Said Baldock: "The insurmountable problem in this case is the lack of evidence that the suspect's actions were motivated by his perception of the victim's race. The assigned detective (Julie Govantes) attempts to address this point in her report by pointing to recent articles in two Edmonds-based news outlets about the art installation, both containing information about the artist – including the fact that she is African American.
"What's lacking in the investigation, however, is any evidence that the suspect saw or read those articles."
Said Cornell: "My office will continue to vigorously prosecute hate crime offenses where there exists sufficient evidence to prove the crime beyond a reasonable doubt.
"And we will continue to advance the cause of social and racial justice while concurrently safeguarding the rule of law to both protect and preserve a more civil society."
Mayor disagrees with non-charge
Edmonds Mayor Mike Nelson, in a statement, disagreed with the county prosecutor's decision not to file hate charges.
"This is the second time our Edmonds police detectives have thoroughly investigated an incident, found probable cause, and brought forward charges of a hate crime, only to have them rejected by the county prosecutor."
The first was in 2019 when the office declined to bring charges against an employee of Harvey's Tavern, who in 2018 had threatened an African American boy and girl and yelled racial slurs at them.
"Some residents have reached out to me to express their concern that they are starting to see a pattern of the prosecutor not seeking justice for crimes against Black people in Edmonds ...
"This is far more than just a crime – this sends a chilling message to Black people and other people of color in our community that they are not welcome and not safe.
"The prosecutor's office claims there is a 'lack of evidence' that the suspect's actions were motivated by his perceptions of the race of the victim.
"I can't breathe (was) the statement made by a Black man, George Floyd, while he was being brutally murdered by a white police officer. It has been a rallying cry for justice against police brutality of Black people by many concerned citizens nationwide and in our local community.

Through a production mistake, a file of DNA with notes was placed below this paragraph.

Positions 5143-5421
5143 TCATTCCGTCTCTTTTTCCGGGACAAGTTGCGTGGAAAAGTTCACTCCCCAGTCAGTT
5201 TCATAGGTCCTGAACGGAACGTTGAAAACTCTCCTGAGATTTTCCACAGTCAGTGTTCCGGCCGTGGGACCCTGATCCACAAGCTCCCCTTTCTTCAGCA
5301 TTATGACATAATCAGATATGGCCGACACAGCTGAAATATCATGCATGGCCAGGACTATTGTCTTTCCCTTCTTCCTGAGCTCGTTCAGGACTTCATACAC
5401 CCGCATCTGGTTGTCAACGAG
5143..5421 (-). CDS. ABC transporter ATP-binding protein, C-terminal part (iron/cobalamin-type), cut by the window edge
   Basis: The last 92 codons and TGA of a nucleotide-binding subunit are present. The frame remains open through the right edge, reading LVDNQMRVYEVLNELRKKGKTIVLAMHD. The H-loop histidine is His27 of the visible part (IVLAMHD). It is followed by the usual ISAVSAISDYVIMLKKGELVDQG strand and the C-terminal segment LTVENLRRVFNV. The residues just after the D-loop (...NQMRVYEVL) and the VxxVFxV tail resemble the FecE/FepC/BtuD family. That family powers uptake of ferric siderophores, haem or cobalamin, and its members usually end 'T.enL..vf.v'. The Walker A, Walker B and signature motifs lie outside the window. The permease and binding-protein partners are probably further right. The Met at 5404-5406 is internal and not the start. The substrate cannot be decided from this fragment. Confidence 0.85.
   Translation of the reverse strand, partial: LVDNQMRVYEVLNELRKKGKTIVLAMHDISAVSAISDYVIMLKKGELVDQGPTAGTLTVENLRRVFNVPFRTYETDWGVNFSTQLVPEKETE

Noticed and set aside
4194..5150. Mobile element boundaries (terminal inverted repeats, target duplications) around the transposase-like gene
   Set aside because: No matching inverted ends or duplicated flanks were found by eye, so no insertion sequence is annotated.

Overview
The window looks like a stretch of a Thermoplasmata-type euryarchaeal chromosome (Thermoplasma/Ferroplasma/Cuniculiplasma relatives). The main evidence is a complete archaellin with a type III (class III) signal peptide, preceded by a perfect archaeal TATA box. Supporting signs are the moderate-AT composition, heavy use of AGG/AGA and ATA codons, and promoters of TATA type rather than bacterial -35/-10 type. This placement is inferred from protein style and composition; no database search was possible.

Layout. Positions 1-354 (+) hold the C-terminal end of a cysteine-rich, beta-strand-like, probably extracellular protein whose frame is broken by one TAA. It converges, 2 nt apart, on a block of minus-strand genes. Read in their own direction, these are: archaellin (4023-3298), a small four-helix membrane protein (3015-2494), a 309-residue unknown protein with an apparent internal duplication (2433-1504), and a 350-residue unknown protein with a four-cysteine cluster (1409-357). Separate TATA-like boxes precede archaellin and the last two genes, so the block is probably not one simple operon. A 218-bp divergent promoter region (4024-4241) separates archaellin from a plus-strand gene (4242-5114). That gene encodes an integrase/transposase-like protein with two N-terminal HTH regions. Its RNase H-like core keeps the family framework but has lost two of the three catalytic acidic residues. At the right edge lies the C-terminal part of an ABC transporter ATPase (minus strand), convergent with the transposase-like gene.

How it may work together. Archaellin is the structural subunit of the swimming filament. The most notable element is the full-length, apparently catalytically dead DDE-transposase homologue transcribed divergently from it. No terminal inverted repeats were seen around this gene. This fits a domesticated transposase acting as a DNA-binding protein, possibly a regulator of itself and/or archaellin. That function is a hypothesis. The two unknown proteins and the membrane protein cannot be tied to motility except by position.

"The suspect in this case admitted he was frustrated with how the police are being treated.
"It is reasonable to infer by the public display of the artist's race in the summary next to the sign, the widely published news interviews of the artist, and the suspect's actions of spray-painting over the 't' in 'I Can't Breathe,' that he knew exactly what he was doing: that the victim was Black, that this art is meant to shine a light on racism against Black people and police brutality, and knowing this, he chose to destroy it.
"The prosecutors regularly rely on circumstantial evidence to prove their cases. How is this any different?
"The jury decides whether a crime has been committed beyond a reasonable doubt – not the elected prosecutor. Now, a jury will never get to decide whether this was a hate crime.
"The prosecutor denied justice not only for the artist who put her heart, talent and time into this art installation, but for the BIPOC members of our community."
Sen. Marko Liias (D-Lynnwood), Rep. Lillian Ortiz-Self (D-Mukilteo), and Rep. Strom Peterson (D-Edmonds) also released a statement concerning the incident.
"In the light of day, a vandal defaced an important and politically powerful 'I Can't Breathe' art installation in downtown Edmonds. This installation was created by a local high-school graduate with the support of the City.
"While we are saddened to have to address this wanton destruction, we were also heartened by the outpouring of support from local residents who quickly gathered to repair the artwork. ..."
"As your elected officials in Olympia, we will continue to work with our communities of color to address systemic racism and create long-lasting and sustainable anti-racist solutions – stopping police brutality, creating access and opportunities for people of color, addressing mass incarceration, and investing in underserved communities.
"The solidarity demonstrated by our community in reaction to this racism reinforces the persistence and fortitude we will need to do this work and to continue to say out loud that Black Lives Matter."
Read the full story regarding the Snohomish County Prosecutor's decision: https://bit.ly/3kefgaI.
Read the story on Christabel Jamison's artwork from the July 16 Edmonds Beacon: https://bit.ly/2C1EurQ.